In its cover story last week, Wired reported that the National Security Agency is building a data collection center in Utah that will store and help decrypt massive amounts of both international and domestic surveillance information that the agency has been collecting since 2001. Georgia Congressman Hank Johnson cited the piece during a budget hearing yesterday, querying NSA director General Keith Alexander directly about several of the surveillance capabilities mentioned. When asked if the NSA was monitoring the emails, phone calls, and other electronic transmissions of US citizens, Alexander denied that the NSA participated in the collection of any type of domestic surveillance, stating that the agency doesn't have the authority to do so "nor do we have the equipment in the United States to collect that kind of information." While there is an element of theatre to the questioning, we wouldn't be surprised to see Wired's article come up again in this type of context sooner rather than later.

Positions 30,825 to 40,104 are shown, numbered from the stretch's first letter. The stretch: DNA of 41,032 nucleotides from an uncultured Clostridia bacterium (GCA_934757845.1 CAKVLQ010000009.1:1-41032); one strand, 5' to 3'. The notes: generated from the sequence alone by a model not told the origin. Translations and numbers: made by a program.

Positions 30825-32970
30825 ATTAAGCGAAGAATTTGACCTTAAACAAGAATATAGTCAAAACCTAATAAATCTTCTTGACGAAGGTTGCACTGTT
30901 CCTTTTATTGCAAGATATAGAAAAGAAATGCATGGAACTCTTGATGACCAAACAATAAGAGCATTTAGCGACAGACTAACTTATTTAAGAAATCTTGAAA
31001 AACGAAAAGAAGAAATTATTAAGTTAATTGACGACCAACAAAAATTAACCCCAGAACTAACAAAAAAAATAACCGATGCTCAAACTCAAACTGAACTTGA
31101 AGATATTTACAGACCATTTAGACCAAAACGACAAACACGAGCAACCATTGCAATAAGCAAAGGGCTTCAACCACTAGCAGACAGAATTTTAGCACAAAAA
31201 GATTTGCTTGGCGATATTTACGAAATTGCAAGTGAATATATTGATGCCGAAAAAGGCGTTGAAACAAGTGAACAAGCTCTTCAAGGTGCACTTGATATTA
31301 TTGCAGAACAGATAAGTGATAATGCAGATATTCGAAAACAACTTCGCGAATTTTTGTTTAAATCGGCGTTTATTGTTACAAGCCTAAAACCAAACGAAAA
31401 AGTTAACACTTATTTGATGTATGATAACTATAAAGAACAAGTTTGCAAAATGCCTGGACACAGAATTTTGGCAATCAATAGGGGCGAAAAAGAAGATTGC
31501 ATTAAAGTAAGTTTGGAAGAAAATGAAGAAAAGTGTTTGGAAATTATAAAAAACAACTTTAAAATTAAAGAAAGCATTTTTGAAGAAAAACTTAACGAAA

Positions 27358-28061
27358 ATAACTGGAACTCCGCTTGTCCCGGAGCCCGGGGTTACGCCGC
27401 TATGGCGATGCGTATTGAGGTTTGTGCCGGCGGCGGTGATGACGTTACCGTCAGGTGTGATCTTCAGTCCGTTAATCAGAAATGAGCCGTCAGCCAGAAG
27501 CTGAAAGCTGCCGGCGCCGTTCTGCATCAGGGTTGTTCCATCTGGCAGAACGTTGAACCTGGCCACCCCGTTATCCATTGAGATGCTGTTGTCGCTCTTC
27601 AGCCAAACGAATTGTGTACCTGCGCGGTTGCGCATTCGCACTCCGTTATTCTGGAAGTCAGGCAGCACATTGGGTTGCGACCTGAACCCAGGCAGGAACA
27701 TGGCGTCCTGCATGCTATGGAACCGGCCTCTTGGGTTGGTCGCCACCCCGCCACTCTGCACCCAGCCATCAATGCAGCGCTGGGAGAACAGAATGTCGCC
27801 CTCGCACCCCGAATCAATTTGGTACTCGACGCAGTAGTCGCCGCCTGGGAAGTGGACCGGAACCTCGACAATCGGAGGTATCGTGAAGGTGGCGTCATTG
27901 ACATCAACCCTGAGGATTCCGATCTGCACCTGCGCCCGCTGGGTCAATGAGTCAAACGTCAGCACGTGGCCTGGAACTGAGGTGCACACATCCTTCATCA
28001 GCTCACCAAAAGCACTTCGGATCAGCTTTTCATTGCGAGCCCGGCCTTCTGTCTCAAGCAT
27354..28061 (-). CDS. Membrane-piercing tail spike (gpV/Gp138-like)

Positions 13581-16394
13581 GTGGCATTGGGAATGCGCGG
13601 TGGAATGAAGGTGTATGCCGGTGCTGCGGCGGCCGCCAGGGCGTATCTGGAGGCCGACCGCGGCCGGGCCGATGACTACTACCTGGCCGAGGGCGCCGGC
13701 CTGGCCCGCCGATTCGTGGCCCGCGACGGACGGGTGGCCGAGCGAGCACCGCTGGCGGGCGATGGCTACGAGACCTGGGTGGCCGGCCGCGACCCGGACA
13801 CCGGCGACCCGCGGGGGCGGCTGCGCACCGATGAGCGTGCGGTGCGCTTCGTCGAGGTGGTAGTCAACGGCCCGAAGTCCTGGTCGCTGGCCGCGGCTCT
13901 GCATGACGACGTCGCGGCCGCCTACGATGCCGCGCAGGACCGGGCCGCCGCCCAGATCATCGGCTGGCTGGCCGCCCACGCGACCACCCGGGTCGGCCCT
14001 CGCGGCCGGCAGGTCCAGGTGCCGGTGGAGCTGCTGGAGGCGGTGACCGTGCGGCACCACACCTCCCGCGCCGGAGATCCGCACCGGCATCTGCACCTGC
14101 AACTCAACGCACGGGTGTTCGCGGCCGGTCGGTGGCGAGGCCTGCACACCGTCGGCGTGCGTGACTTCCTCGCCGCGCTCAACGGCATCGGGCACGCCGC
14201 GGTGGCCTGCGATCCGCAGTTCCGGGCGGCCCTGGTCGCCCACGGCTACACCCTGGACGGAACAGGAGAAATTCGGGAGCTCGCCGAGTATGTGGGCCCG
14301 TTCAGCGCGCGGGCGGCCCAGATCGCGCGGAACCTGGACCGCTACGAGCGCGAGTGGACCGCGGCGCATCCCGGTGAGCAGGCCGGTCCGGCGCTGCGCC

NSA director refutes domestic surveillance allegations in Congressional budget hearing
NSA director refutes domestic surveillance allegations in Congressional budget hearing/
After a Wired article raised allegations of a new NSA surveillance center, Georgia Congressman Hank Johnson questioned the director of the NSA, General Keith Alexander, about the agency's ability to monitor and collect information on US citizens.